The Southern Thing, again

Maybe it would have been different if I’d left sooner. Maybe it would have been different if my dad hadn’t died. Maybe it would have been different if I had gone away and gotten to see what the world had to offer from a position of strength, and then come back to see high school friends and indulge in a city slowly growing into modernity. 

But the chain of events was wrong. I stayed for college, the biggest mistake of my life. When I left, I was still anchored to the bad stuff in Birmingham, and when my world fell apart, I started over from zero in a faraway place, and was rebuilt as a different person. And Birmingham wasn’t home for him, could never be home for him.  As it stands, half my heart is on the Orange Line Metro at 9 AM Monday morning, and the other half is watching the sun set on San Gregorio beach from the shoulder of Highway 1. Alabama doesn’t enter into it.

And yet.

Set me down on I-65, with puffy white clouds in the sky, somewhere between Montgomery and Huntsville…and I feel something. I don’t know how to describe it. It feels familiar, like something from another life, maybe the set of a movie I saw once, like another world that a previous incarnation lived in. Not deja vu exactly, because I know I’ve been there before, but it’s not really what I remember. I think the apt comparison is to Vanderbilt: I’m a fan and a supporter, but everyone concerned is completely different than when I was there and I haven’t had any contact since graduation with the people who were there when I was. Similarly, there are a handful of people in and around Birmingham who might remember me from way back when, but my family is a mess and what friends I had are scattered. And what makes Birmingham attractive now? Railroad Park, the new Barons stadium, half a dozen local breweries and a thriving foodie scene and Revelator Coffee and electric bike share?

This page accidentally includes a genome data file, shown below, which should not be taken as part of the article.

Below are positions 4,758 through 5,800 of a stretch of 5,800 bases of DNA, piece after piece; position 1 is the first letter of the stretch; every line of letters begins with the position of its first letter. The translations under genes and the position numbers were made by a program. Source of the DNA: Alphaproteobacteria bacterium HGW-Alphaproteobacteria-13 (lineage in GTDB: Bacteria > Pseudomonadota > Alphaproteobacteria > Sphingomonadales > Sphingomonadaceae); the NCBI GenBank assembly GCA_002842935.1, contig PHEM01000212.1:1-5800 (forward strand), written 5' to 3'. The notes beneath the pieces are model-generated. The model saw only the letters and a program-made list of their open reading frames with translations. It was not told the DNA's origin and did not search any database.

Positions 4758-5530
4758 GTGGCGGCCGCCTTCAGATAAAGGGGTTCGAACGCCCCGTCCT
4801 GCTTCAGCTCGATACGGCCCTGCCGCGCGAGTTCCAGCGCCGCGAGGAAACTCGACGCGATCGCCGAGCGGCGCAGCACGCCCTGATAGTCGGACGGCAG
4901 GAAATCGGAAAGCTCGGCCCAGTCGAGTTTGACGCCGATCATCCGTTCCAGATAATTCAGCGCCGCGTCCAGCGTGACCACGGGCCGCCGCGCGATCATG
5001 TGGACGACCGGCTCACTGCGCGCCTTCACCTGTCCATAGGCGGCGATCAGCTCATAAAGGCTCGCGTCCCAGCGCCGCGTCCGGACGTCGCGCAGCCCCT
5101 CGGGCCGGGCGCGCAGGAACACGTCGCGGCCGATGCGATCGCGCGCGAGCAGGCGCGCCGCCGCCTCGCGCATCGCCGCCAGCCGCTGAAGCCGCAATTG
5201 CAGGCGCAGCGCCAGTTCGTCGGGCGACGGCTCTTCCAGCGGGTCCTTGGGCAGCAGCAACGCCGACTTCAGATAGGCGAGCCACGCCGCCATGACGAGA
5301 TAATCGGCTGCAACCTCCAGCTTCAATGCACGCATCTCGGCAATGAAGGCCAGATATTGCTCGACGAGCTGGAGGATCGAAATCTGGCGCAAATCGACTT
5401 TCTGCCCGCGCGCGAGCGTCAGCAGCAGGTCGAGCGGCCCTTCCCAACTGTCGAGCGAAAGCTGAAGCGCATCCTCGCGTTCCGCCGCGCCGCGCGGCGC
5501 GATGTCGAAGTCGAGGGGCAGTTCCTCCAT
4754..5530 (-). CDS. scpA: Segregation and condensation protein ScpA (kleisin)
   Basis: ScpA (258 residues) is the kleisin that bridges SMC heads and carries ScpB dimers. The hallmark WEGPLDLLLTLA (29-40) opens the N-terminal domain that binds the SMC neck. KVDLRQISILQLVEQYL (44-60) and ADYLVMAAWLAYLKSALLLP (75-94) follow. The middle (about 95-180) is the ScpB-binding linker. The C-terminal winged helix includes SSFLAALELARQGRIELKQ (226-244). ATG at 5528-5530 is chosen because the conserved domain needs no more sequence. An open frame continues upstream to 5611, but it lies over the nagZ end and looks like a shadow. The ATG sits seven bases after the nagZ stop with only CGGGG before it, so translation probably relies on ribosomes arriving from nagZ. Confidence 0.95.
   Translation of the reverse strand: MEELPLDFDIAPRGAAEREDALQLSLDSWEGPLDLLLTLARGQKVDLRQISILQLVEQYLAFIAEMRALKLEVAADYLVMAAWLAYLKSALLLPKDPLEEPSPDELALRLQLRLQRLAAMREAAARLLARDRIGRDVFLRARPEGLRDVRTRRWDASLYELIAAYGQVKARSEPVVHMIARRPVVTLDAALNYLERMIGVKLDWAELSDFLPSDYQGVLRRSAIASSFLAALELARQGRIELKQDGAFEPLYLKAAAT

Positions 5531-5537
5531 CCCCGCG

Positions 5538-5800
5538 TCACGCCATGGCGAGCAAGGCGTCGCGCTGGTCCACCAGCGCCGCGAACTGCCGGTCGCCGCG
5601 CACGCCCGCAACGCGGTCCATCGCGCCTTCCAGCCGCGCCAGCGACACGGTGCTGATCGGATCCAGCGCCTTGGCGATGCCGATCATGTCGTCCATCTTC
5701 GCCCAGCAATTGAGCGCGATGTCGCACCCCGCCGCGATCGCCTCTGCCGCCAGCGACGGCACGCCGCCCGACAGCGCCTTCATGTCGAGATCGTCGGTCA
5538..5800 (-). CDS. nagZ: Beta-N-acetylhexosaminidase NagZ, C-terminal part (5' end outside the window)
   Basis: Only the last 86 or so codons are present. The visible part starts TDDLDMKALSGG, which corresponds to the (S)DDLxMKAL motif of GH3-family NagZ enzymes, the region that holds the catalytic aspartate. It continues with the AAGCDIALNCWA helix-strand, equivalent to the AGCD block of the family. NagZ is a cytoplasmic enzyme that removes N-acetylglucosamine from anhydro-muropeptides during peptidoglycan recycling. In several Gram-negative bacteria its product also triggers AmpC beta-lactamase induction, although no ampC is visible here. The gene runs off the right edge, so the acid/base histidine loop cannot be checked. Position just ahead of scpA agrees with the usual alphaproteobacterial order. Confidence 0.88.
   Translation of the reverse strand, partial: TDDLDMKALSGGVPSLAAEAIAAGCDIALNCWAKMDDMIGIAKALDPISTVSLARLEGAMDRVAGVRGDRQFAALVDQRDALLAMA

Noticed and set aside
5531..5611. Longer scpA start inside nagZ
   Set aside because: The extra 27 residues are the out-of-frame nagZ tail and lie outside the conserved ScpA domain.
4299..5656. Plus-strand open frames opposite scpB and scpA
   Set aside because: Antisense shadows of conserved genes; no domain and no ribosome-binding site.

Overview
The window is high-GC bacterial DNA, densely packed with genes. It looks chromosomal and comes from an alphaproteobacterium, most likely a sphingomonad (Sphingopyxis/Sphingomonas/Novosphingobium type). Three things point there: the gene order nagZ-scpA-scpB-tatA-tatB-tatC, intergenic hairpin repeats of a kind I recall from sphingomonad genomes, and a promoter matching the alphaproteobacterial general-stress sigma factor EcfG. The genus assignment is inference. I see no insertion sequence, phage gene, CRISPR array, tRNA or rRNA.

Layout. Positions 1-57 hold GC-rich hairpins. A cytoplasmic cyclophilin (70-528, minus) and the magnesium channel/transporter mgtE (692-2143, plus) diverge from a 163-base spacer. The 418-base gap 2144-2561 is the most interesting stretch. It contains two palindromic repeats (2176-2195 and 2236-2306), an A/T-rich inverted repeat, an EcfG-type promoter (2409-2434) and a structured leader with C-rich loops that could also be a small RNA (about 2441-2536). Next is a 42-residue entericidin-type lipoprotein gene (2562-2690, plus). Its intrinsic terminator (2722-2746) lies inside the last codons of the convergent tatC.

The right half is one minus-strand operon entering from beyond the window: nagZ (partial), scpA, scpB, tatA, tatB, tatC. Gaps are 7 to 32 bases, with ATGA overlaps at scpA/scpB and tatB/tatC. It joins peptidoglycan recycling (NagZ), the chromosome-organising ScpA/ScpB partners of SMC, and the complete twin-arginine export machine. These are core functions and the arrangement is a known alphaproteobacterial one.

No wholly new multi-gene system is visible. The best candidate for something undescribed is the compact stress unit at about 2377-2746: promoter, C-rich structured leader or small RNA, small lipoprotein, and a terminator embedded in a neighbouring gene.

I mean, think about it…that which makes someplace the “it city” is usually a smear of some kind of gritty authenticity on which is suddenly plopped a melange of craft beer, bike sharing, artisan bakeries, Instagram-friendly scenery (ALL THE MURALS), that sort of thing. And the “authentic” things of the place slowly get overrun by their commercialized imitators. Saw’s instead of the Tired Texan. Hattie B’s instead of Joe D’s Hot Chicken Club. Sure, there are great things to see in Birmingham, but do the list – local craft beer, like Good People or Avondale? Bike sharing? Neighborhoods with their vintage architecture and business street intact? And old theater with a Wurlitzer organ and old movies? Foodie dining? What is there in Birmingham that wasn’t already long established in Silicon Valley before the iPhone was invented? I’ll tell you: special dogs, Dreamland ribs and the Civil Rights Trail. That’s the list.

Again, there is an edit that sends me away for undergrad – not even necessarily to Vanderbilt, but maybe to Tulane or Columbia or Brown or Stanford or UCSD – in which I don’t even go to grad school, because I don’t need to launder my undergrad experience. And because I got out of Birmingham for college, I can go back home, instead of already being “home” as the black cloud grinds it into a fine misery. It’s tough to go back when most all the things that make it worth going back to are things you already had in 2006 where you live now.

I just don’t have the draw. I can make my own barbecue, I can drive three miles to Popeye’s, I struggle to get good collards but they never cooked collards in my house anyway. I don’t have the sidewalk alumni crowds that turn my college sports into a religious practice. I’m the only member of the family still carried on the rolls of our ancestral church, whose doors I haven’t darkened in twenty years. I can’t stand the humidity, there’s no one around that I’m legitimately close to, and you have to change planes to get there.

God bless whoever stayed in the blue dots, holding them down and trying to build for a better day. Whatever it is they found, whatever it is they have there, is something I just don’t have and maybe never did. And if that were ever going to happen, it would have happened by age 46.

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